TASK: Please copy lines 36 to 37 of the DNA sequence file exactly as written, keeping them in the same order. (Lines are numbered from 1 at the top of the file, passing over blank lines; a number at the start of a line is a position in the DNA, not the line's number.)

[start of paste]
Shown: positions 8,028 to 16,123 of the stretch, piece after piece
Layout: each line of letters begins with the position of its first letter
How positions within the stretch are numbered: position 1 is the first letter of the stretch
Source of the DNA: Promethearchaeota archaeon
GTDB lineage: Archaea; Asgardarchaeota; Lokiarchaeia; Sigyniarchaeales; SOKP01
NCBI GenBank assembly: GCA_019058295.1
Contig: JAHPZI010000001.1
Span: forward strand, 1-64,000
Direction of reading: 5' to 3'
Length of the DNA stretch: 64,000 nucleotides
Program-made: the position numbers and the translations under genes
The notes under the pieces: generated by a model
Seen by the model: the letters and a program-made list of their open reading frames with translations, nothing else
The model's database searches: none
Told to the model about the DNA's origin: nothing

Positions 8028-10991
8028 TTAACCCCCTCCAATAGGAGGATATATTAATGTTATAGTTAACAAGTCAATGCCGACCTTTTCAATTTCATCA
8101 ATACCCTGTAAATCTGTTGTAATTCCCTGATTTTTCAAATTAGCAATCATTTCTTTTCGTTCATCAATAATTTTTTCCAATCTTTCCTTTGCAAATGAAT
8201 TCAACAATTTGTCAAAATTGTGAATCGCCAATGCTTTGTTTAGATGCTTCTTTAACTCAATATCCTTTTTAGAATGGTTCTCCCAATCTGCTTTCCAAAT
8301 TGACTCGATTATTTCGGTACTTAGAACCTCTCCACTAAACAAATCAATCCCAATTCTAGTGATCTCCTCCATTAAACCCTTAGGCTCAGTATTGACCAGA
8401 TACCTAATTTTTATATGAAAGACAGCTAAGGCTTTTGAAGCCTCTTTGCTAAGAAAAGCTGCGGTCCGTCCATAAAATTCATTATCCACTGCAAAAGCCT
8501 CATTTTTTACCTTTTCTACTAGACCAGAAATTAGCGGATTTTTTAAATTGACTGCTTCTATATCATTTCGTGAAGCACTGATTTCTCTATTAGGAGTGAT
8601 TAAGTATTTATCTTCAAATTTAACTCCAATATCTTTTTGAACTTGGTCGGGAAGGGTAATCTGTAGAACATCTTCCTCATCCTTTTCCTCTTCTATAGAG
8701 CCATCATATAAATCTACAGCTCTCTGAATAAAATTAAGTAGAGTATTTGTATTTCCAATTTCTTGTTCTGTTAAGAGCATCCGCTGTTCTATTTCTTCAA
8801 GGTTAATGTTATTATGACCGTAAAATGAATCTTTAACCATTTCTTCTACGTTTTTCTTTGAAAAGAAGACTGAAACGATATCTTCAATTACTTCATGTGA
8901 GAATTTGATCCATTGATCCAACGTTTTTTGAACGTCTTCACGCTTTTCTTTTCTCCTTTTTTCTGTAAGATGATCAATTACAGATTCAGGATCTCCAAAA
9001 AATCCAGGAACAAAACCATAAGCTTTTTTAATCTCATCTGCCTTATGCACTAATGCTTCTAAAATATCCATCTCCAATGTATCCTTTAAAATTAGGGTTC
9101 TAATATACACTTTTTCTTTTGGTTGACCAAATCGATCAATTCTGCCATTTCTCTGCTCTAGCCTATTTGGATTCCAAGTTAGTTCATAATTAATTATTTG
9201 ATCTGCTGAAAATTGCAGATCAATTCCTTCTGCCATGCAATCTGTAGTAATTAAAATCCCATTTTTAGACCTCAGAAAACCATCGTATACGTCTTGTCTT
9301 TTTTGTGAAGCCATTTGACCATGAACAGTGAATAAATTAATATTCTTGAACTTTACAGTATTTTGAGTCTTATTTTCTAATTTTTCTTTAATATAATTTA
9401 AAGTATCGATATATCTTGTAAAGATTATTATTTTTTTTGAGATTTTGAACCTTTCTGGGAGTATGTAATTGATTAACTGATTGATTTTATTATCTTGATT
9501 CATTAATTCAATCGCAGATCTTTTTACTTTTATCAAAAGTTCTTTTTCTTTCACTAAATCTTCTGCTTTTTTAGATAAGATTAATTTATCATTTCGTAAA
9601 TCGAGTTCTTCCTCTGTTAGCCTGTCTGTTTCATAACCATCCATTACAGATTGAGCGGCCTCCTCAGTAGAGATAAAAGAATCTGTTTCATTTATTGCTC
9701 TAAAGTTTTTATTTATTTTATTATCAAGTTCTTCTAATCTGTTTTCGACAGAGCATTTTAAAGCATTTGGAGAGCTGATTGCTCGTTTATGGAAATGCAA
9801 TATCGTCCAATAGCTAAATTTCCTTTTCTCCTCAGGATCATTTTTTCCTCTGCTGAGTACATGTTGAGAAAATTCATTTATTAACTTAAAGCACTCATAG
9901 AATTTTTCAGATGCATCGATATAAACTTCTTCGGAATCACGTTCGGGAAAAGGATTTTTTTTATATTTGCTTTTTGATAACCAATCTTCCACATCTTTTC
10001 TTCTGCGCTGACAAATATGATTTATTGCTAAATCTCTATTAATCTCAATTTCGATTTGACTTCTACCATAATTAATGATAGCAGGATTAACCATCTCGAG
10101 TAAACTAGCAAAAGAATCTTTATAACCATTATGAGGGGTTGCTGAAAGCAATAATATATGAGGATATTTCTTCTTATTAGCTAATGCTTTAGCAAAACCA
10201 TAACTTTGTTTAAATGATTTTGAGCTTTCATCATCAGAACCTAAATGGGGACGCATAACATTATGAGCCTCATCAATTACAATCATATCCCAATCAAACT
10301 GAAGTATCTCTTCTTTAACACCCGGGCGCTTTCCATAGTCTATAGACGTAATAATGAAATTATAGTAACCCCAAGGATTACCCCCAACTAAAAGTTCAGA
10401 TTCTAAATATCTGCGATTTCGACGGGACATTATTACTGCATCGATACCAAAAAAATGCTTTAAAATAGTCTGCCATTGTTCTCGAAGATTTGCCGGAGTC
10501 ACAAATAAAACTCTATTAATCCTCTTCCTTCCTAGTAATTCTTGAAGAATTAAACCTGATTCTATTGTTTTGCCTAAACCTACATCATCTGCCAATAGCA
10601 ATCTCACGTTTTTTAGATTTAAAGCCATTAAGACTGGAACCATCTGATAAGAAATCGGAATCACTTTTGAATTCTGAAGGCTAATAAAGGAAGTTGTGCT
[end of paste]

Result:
9901 AATTTTTCAGATGCATCGATATAAACTTCTTCGGAATCACGTTCGGGAAAAGGATTTTTTTTATATTTGCTTTTTGATAACCAATCTTCCACATCTTTTC
10001 TTCTGCGCTGACAAATATGATTTATTGCTAAATCTCTATTAATCTCAATTTCGATTTGACTTCTACCATAATTAATGATAGCAGGATTAACCATCTCGAG